In the video, Hussein appears wearing new clothes, while his friends are in torn clothes looking at all the cameras and hoping that they, too, could become social media stars to improve their poor conditions.
“But what will happen when Hussein grows up and sees these photos and videos?” wondered Layla Hasso. She further added, “What will happen when such a child goes to school after being known for collecting rubbish? Won’t he be bullied by other students?”
“I have a crystal-clear piece of advice. First of all, the child needs to feel confidence and pride. Second, he or she must not be involved in an embarrassing situation where he or she is hurt and humiliated by those around. Third, causing psychological and emotional harm to other children while filming a child must be carefully avoided”.
According to Hasso, maintaining secrecy and privacy of a child’s information is extremely crucial. Therefore, if a donor organization chooses to show the face of a child to the public, his or her full name and address must be kept confidential as “this procedure decreases the chances of identifying the accurate location of the child. This reduces the potential dangers.” In saying so, Layla draws attention to a significant point related to filming the Syrian child, Hussein, by saying, “the entity that filmed Hussein could have just captured him happy and proud without providing full description of his condition and taking him back again to his disgraceful workplace.”
“Based on that, any entity involved in the domain of relief work should examine the potential dangers that might be faced as a result of filming a child and get approval from the child, his or her family, and all children appearing in the video before filming.
In addition, the entity should explain all the potential risk that may occur as a result of sharing their information publicly,” added Layla.
Finally, the Communication and Advocacy Manager at Hurras Network concluded her speech saying, “all relief entities must not exploit the fame of any child for the sake of begging additional financial support from humanitarian organizations because this is considered an act of exploitation. The organization, instead of this, should focus on paying attention to the child’s status and ensure that the donated money will offer help in taking care of such cases.”
Hussein was not the only child who was brought back to his miserable workplace, so to speak. Like Hussein, many children are treated in such a similar manner just to “show off”. For instance, a relief organization resorted to filming how it improved the life of an orphan who was working in building houses after sponsoring him.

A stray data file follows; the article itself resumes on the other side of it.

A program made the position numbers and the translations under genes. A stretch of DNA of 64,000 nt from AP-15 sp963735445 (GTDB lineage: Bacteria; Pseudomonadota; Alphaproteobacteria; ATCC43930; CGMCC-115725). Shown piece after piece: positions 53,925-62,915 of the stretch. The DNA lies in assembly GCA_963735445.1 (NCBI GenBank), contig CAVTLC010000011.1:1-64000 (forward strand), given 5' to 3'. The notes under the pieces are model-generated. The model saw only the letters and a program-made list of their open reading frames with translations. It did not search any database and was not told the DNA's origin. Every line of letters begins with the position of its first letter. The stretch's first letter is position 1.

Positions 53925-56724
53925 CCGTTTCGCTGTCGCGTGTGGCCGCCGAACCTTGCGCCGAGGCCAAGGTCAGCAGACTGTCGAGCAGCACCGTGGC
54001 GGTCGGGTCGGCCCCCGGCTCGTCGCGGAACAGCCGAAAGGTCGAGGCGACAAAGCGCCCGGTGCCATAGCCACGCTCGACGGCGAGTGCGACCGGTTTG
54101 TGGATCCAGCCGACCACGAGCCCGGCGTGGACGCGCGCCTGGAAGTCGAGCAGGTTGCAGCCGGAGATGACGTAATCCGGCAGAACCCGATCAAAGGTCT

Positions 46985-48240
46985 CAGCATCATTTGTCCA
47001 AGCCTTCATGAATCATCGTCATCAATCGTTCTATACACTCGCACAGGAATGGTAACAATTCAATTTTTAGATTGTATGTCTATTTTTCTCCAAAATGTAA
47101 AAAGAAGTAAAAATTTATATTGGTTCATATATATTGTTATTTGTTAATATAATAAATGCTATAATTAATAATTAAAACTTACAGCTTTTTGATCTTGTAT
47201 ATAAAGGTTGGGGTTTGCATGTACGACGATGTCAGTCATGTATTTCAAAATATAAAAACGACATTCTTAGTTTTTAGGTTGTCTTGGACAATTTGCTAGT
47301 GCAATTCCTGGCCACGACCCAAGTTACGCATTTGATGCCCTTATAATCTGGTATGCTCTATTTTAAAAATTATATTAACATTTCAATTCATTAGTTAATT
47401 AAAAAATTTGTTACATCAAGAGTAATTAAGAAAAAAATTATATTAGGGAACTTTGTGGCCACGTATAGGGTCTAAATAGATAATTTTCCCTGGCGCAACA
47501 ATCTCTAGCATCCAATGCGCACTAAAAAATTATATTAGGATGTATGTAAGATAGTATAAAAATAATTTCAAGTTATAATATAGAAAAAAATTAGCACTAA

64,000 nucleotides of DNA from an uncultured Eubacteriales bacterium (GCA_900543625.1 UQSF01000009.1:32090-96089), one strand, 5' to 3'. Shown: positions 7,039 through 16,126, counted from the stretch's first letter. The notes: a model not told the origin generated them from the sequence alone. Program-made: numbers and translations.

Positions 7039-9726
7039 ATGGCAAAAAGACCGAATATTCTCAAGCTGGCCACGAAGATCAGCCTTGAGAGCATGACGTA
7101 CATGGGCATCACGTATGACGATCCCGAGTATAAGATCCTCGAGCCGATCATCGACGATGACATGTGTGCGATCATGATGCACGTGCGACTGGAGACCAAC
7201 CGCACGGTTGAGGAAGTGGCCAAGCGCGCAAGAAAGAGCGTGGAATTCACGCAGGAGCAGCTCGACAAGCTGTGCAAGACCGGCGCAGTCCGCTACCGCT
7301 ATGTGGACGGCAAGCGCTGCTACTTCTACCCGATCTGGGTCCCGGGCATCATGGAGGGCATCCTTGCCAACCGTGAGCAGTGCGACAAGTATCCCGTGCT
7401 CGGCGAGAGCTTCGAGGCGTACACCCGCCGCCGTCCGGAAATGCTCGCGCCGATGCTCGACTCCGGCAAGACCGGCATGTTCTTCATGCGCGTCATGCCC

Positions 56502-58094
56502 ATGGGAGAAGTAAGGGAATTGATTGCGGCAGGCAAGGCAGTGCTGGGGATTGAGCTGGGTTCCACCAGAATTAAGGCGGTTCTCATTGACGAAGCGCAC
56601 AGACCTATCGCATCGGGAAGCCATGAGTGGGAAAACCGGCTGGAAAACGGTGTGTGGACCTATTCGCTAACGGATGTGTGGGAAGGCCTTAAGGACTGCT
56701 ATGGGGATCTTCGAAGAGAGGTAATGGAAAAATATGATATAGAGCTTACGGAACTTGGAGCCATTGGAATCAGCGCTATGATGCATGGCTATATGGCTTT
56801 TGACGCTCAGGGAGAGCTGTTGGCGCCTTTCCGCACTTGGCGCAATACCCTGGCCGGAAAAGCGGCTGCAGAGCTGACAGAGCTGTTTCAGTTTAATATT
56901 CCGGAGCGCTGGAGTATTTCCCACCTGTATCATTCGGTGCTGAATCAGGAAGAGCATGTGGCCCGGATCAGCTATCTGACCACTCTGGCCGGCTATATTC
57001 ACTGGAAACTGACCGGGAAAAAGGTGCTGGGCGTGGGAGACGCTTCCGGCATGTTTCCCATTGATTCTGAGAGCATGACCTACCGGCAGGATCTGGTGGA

And to completely make the whole thing seems real, the child was taken again to his previous workplace to sit there and narrate the hardships he has gone through. Then, he compared it to his new life using a language that is even difficult for older people to either use or understand!
The story of Muhammad, a name that was made up for privacy issues, has been supported and aided by a global humanitarian organization and its local partner. Yet, after providing support, returning the child to school and opening a small shop for his father in order to help him make a living and stop sending his child to work in digging, the local organization took the child back again to the graveyard to capture the child while performing his former digging duties in order to document his story.
This story might cause “social isolation” for both the child and his family. According to the protection specialist in Hurras Network who spoke to Tiny Hand, “the lack of follow-up of these cases by organizations is more likely to expose the child to a great danger. This is because usually after providing a substantial quantity of aid and support during filming, the child’s family will suddenly find themselves in a very critical situation.”
Clarifying more, the specialist said that “community-provided aids they used to receive have cut off. On the other hand, the child could feel that he became a commodity because his family gained great fame when he was still a social media star, and thus, he might be blamed for his inability to earn money as he used to previously.”
According to a survey conducted by UNICEF, children in Syria are badly suffering due to the profound and negative impact of the ongoing war, especially those who were born during the war years. As it is estimated that there are 6 million Syrian children who know nothing but war. This indicates the massive impact of war on Syrians’ psychological health.
Furthermore, the survey shows that the psychological damage and its effect on psychological health are as dangerous as those of physical injuries.